Analyses of seismic waves traveling in the earth and measurements on vibrating rock samples have established that earth materials lose energy in a characteristic fashion. Some of the experimental data are : When a sinusoidal stress cycle is applied to a small rock sample, the fractional energy lost per cycle is independent of the frequency; when a slender rod is driven near a resonant frequency, the factor Q (designating sharpness of resonance) is independent of frequency; for traveling waves, each frequency component suffers an exponential decrease with distance of travel, the exponent itself being proportional to frequency; and the same loss behavior is noted over a tremendous range of vibration amplitude. There is no reason to suppose that a single loss mechanism is dominant in all earth materials, and in fact experiments on some samples do not fit the above pattern. However, hundreds of observations on a wide range of rock types, covering a frequency range of nine decades, have led more than one author to conclude that seismic waves are subject to attenuation which varies as the first power of frequency, and therefore that a loss mechanism must be operative which yields this kind of exponential attenuation coefficient.
It has been suggested on a purely theoretical basis that the loss mechanism must be nonlinear. The intrinsically nonlinear phenomenon of sliding between solid surfaces in contact (Coulomb friction) is almost certainly involved in the distortion of granular materials. In any case, attention has been directed toward possible nonlinear stress-strain relations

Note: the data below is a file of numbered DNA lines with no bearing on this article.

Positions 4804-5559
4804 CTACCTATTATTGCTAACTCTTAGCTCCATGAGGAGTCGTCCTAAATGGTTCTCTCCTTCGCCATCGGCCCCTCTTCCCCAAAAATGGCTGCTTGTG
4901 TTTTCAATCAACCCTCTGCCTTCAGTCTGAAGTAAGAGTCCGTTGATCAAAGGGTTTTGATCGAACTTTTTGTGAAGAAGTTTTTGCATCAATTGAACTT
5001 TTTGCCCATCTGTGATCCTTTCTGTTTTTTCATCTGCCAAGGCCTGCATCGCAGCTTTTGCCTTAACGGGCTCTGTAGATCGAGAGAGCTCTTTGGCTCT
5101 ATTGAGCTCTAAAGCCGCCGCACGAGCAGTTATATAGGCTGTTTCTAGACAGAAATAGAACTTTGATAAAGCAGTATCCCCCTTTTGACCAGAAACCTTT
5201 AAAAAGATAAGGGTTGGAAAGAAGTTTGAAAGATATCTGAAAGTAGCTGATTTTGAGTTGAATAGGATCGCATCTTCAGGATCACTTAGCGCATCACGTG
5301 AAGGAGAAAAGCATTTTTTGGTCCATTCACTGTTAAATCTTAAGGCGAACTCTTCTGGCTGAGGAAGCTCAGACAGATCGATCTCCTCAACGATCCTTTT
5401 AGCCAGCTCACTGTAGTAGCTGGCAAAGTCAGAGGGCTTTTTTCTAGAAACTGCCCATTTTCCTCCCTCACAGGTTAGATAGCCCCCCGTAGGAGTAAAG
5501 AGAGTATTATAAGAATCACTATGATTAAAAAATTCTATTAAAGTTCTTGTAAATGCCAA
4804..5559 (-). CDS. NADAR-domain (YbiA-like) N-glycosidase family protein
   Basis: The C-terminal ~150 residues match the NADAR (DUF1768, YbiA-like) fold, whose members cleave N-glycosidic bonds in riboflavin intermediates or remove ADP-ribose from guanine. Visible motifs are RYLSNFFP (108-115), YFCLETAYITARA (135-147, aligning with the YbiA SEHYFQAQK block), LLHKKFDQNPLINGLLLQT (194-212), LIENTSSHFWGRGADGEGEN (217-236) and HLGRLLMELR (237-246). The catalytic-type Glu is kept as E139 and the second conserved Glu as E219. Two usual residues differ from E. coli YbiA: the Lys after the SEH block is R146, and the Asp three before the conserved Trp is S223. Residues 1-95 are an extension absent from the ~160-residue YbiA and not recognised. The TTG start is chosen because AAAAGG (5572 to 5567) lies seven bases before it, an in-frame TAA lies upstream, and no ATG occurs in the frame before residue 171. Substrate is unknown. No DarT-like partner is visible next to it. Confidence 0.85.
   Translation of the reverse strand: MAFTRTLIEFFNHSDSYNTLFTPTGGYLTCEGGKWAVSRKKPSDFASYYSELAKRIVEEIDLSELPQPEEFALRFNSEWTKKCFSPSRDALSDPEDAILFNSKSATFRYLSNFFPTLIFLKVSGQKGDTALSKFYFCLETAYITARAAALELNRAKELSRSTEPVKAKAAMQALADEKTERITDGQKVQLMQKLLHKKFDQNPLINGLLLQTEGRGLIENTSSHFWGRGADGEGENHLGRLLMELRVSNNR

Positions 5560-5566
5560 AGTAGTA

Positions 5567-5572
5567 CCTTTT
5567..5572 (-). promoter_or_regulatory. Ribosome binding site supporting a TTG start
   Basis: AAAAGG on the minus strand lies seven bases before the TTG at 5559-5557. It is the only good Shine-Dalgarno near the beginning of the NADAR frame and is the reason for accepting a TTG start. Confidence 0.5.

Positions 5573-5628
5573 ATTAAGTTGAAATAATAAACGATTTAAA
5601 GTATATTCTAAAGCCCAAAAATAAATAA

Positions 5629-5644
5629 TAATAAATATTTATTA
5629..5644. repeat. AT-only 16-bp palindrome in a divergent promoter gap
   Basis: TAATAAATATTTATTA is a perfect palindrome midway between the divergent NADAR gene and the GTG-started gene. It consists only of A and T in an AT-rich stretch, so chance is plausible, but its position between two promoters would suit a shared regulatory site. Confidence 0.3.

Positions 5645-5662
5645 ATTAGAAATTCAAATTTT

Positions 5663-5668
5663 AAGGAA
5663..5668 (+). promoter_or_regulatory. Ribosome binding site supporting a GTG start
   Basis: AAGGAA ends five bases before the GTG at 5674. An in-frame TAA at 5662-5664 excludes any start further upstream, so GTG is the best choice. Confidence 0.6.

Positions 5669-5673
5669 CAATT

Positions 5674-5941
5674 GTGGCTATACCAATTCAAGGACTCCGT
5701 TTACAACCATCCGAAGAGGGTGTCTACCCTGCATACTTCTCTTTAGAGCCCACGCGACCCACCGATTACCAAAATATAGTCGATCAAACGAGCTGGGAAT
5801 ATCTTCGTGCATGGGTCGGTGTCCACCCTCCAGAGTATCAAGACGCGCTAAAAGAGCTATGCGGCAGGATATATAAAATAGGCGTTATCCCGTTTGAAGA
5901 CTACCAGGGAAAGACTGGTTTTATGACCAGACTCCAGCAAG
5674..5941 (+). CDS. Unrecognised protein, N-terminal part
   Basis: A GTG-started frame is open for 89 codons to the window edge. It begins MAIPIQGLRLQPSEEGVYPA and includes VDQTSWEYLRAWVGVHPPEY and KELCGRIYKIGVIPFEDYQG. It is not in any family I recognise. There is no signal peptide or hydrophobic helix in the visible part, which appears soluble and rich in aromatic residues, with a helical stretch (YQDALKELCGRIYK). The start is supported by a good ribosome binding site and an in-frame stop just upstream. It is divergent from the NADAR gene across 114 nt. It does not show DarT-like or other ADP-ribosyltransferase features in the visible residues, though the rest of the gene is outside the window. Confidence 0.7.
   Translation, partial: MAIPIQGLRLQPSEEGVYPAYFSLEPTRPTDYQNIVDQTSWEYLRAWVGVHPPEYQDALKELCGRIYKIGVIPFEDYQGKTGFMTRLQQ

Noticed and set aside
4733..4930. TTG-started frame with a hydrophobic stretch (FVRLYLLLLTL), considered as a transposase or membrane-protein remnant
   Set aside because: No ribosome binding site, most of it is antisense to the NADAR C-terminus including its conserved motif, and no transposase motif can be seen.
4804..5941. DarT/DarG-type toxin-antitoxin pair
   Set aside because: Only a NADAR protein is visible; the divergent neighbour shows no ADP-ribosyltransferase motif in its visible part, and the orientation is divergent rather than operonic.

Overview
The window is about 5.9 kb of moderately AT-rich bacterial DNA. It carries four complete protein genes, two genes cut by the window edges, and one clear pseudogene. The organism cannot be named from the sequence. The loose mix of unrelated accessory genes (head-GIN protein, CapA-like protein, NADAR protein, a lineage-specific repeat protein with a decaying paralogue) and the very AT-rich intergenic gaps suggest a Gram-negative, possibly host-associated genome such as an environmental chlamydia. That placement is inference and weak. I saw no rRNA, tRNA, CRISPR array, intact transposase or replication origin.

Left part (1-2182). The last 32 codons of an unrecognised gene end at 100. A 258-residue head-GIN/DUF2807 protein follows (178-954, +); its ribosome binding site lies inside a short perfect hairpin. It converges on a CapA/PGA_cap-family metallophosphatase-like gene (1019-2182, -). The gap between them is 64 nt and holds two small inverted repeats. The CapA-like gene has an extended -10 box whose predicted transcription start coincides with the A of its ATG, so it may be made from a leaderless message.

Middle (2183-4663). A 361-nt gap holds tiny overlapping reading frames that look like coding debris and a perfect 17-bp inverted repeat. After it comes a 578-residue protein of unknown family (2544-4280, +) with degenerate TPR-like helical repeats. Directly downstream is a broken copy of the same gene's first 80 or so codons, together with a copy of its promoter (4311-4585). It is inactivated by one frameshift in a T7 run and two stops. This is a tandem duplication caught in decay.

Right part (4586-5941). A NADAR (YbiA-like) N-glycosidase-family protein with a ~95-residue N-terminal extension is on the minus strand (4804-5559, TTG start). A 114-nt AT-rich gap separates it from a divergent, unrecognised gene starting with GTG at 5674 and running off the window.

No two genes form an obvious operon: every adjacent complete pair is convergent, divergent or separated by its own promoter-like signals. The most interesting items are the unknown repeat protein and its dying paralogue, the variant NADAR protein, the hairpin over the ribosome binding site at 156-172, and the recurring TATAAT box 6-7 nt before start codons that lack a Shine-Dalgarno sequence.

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Seismic Wave Propagation: Collected Works of J. E. White
This first chapter sets the stage for the later technical development of Dr. Whit’s career in applied seismics. Experiments, f’wst at the Acoustics Laboratory of the Massachusetts Institute of Technology and later at Mobil Oil and Marathon Oil, provided insight into the general problems of impedance measurements, transduction, filtering, and attenuation. These papers also serve as a bridge to show geophysicists how theft own experiments in seismology naturally interface with (indeed, arose out of) the larger world of sound measurements in air and water. These experiments demonstrate the power of geometrically constrained experiments to allow verification of approximate (and in some cases, exact) theories of sound.